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Eyricka Morgan reports are tragic

Eyricka Morgan is a name you may not be familiar with, but you should be. It belongs to a transgender Rutgers alumna who was murdered last week.

Eyricka Morgan was allegedly stabbed to death by a man who lived in her New Brunswick boarding house. Eyricka Morgan, born with the name Evan, had been living her life as a woman for several years. Eyricka Morgan experienced a lot of adversity in her life, as detailed in a quote she gave Rutgers News at a LGBTQ event she participated in two years ago.

Even in her death, Eyricka Morgan faced the adversity of being misgendered in an article regarding her murder by The Star-Ledger — one of the only articles to even report her death. The article published on Sept. 25 refers to Eyricka Morgan as a man and describes her using male gender pronouns. According to the Associated Press Stylebook, which The Daily Targum and many other news publications adhere to strictly, transgendered people must be referred to as their preferred name and sex. But even after the Gay & Lesbian Alliance Against Defamation, and presumably many readers, reached out to the paper for a correction, the original article remains the same. It is followed by a Sept. 29 article reporting on Eyricka Morgan’s femininity — as if her gender is news.

We are reminded of the aftermath of Chelsea Manning and her eloquent request to be referred to as a she in any articles about her — only to be flagrantly misgendered time and time again.

And, in that way, the reporting of Eyricka Morgan’s death comes to embody our society’s bias against transgendered people resulting in violence against them. When being dismissive of transgendered people’s preferences, something as simple as a preferred gender pronoun is dismissive of the experience of transgendered people as a whole. We don’t regard them as people. And when we don’t regard them as people, members of our society will think it’s acceptable to feel and act upon their disregard — in Eyricka Morgan’s case, extremely violently.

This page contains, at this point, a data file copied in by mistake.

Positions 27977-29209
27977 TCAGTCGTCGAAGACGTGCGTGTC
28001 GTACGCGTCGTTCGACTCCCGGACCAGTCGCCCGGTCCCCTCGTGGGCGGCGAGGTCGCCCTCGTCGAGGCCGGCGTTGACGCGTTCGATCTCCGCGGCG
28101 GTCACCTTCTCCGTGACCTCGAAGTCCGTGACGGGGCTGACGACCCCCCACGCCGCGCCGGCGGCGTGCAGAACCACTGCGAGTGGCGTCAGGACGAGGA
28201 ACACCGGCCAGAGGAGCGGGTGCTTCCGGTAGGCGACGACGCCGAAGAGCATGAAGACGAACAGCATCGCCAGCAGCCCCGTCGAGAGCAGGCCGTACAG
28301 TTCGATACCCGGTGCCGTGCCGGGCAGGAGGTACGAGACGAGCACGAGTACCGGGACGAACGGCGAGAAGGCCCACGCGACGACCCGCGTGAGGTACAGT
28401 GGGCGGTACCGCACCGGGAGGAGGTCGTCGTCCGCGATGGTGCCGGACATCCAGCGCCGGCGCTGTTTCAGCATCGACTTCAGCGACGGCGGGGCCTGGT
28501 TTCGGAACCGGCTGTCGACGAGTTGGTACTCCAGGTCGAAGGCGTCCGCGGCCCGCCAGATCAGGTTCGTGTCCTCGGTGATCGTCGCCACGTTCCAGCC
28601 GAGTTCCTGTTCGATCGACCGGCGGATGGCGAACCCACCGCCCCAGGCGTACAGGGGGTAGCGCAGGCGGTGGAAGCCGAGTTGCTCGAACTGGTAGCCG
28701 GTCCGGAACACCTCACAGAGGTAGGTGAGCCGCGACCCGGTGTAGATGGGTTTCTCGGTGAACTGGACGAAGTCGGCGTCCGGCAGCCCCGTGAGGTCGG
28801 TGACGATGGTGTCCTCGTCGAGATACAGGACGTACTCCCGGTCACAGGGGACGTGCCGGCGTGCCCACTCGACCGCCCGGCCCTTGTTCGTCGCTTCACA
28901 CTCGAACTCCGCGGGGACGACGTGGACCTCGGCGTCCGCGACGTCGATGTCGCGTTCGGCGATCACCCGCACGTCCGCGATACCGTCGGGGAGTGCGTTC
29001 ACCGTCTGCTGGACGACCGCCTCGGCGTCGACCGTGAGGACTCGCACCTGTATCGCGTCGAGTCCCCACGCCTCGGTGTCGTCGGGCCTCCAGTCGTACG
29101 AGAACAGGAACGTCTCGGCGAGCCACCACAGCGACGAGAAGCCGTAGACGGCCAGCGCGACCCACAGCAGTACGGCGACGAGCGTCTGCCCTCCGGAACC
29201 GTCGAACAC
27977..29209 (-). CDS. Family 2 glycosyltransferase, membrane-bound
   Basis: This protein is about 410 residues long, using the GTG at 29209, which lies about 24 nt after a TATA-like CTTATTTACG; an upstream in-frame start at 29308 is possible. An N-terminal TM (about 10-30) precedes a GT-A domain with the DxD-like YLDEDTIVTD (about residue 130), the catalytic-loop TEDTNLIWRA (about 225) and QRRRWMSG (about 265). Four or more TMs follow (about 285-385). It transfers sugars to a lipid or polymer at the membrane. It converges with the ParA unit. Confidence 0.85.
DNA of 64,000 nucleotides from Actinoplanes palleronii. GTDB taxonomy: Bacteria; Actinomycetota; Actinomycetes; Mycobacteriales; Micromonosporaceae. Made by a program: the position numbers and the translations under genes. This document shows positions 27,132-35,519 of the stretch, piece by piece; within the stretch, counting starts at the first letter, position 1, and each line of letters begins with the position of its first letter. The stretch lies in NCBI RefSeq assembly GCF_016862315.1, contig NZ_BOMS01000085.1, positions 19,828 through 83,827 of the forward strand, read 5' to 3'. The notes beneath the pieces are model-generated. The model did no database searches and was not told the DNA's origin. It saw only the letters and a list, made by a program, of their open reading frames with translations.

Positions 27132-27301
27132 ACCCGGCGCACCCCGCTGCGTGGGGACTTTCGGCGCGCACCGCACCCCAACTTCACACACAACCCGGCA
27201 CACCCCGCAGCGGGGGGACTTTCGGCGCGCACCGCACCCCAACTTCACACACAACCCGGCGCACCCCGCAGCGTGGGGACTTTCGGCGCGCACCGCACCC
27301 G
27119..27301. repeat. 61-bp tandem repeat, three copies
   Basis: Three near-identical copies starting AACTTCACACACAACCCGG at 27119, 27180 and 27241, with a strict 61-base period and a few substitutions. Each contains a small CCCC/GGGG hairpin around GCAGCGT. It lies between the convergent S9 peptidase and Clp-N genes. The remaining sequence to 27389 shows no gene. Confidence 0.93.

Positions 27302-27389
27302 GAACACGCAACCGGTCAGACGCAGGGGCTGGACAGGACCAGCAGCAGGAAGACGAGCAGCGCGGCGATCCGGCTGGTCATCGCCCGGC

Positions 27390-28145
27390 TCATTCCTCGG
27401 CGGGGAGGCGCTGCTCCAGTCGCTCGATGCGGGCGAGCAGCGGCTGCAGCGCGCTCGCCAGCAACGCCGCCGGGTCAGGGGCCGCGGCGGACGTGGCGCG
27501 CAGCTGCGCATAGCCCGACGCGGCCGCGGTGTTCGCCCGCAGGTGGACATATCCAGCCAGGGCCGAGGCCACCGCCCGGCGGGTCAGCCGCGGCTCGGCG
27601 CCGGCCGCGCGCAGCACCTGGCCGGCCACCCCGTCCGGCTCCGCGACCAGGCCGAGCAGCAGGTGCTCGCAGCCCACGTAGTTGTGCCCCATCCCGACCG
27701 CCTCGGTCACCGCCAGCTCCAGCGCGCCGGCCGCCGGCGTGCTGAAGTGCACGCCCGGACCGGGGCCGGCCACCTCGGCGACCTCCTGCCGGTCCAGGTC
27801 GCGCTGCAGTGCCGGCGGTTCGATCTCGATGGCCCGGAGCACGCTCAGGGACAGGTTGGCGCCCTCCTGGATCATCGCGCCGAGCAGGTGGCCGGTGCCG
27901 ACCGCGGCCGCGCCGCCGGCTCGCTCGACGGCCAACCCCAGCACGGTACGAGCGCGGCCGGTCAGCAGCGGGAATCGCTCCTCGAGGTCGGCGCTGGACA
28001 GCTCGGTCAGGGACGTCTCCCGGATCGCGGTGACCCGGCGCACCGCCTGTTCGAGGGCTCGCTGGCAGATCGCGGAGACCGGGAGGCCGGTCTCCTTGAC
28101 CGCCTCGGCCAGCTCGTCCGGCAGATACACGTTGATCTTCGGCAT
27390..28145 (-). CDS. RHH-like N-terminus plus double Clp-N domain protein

And, violence isn’t new in this context. According to a report by the National Coalition of Anti-Violence Programs, 53 percent of anti-LGBTQ homicides were of transgender women, and 73 percent of anti-LGBTQ homicides were of colored people. That makes transgender women of color the biggest targets of violence out of any other members of the LGBTQ community.

Middlesex County Assistant Prosecutor Sheree Pitchford did not originally comment on Eyricka Morgan’s gender in order to protect the family’s privacy. It’s absurd the preferences of another group are placed above those of the transgendered individuals — and why should fear of violence or ostracization from being associated with a transgendered person even be a concern?

The reporter even commented on the Star-Ledger’s Sept. 26 article saying she had difficulty finding any friends of Eyricka Morgan who were willing to step up and speak to the reporter about her gender.

Eyricka Morgan’s story is a tragedy. But what’s even sadder is how her story was treated. With last week’s legalization of same-sex marriage, we hope our community and our state will embrace the changing tide of our society and learn to accept all LGBTQ people for who they are. And, of course, New Jersey media must work towards realizing, rather than undermining, that end.

Correction: A previous version of this article attributed that "53 percent of anti-LGBTQ homicides were of transgender women, and 73 percent of anti-LGBTQ homicides were of colored people" to a GLAAD report.

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